• Replenishes glycogen (stored energy from sugar) in your muscles, so you can work out harder and recover more easily
  • Maintains greater motivation long-term (less restrictive, more sustainable)
  • Keeps your metabolism high and prevents weight loss plateaus, fatigue, and cravings.
  • Helps ward off potential long-term keto side effects, like hormonal imbalances, fatigue, and indigestion

Not to mention, cyclical keto supports your ‘metabolic flexibility,’ or ability to respond or adapt to conditional changes in metabolic demands. Basically, this means your body will use both fat and carbs for energy more efficiently—good news for your waistline and your long-term health.

Because cyclical keto consistently replenishes glycogen and allows you to eat a wide variety of whole foods, you can follow it for as long as you want! There’s little to no risk involved.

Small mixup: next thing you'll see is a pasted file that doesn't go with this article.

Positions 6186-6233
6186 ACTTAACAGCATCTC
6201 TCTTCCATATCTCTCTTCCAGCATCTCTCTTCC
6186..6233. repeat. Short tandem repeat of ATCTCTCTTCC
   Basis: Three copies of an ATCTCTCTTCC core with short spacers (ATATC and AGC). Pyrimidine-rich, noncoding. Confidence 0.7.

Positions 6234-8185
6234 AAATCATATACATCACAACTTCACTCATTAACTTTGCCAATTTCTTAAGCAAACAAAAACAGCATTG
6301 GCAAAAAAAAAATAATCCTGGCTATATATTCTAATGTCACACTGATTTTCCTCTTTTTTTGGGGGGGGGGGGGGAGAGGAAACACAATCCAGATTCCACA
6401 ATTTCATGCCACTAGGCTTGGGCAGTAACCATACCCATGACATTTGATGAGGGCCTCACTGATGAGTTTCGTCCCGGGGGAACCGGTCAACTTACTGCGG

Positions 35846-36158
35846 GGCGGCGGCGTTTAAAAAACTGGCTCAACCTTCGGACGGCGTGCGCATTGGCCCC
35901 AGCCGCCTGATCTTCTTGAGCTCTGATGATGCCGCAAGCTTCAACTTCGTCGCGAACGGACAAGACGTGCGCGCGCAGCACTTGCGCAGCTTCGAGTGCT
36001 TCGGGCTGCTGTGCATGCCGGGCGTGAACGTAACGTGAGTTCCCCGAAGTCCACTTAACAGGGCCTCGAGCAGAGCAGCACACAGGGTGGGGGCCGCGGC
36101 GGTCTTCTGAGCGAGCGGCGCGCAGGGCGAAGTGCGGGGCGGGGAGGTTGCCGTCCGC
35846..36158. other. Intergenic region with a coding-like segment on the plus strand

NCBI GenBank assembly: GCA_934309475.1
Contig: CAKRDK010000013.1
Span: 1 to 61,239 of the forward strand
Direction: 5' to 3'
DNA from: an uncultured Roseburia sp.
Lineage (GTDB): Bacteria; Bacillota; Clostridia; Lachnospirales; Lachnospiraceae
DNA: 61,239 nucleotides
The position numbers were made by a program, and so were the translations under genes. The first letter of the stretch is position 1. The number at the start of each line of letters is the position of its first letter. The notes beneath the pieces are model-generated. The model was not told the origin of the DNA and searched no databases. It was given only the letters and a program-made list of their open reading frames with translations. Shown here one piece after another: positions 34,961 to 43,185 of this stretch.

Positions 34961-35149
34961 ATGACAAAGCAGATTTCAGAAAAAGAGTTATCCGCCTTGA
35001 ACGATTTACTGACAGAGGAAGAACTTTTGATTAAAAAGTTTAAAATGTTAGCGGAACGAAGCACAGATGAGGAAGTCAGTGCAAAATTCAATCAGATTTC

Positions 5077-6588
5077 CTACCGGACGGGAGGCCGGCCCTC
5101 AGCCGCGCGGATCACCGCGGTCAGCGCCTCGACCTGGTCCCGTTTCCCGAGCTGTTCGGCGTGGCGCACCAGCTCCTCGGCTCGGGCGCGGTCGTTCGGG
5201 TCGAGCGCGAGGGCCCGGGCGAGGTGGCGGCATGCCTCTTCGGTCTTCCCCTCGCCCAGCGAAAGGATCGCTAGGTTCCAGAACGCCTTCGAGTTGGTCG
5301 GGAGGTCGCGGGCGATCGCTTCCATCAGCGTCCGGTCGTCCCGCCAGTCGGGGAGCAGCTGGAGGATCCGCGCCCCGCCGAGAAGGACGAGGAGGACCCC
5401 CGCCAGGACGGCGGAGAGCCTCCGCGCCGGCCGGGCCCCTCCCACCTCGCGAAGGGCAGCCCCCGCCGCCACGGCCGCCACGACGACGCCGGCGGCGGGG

How To Implement Cyclical Keto

You can start cyclical keto as early as 30 days into a typical ketogenic diet, at which point your body should be adapted to utilizing fat for fuel.

On cyclical keto, you’ll rotate between two different approaches to eating:

  • ‘Strict keto’ days: Three days a week, you’ll limit your carb consumption to about 25 to 30 grams of net carbs per day. (This is the standard amount recommended for getting into ketosis.) On these days, you’ll eat about 75 percent (or more) of your calories in fat, about 20 in protein, and just about five in carbs.
  • ‘Re-feed’ days: Two days a week, you’ll eat about 100 grams of net carbs per day. While that’s still not truly high-carb, it’s high enough to make room for fruit, legumes, and other traditionally non-keto foods. The extra carbs will provide your muscles with glycogen and you’ll feel re-energized.

On your strict keto days, the bulk of your calories should come from healthy fats like olive oil, eggs, and avocado, along with coconut oil, MCT oil, grass-fed butter, ghee, fatty cuts of grass-fed meat, and fatty wild-caught fish. For breakfast, you might have two or three eggs cooked in butter with a side of veggies. Then, for lunch, grass-fed beef with avocado and greens. And for dinner, a serving of fish or meat with veggies sautéed in olive oil. And for snacks, macadamia nuts, olives, or fat bombs made with MCT oil.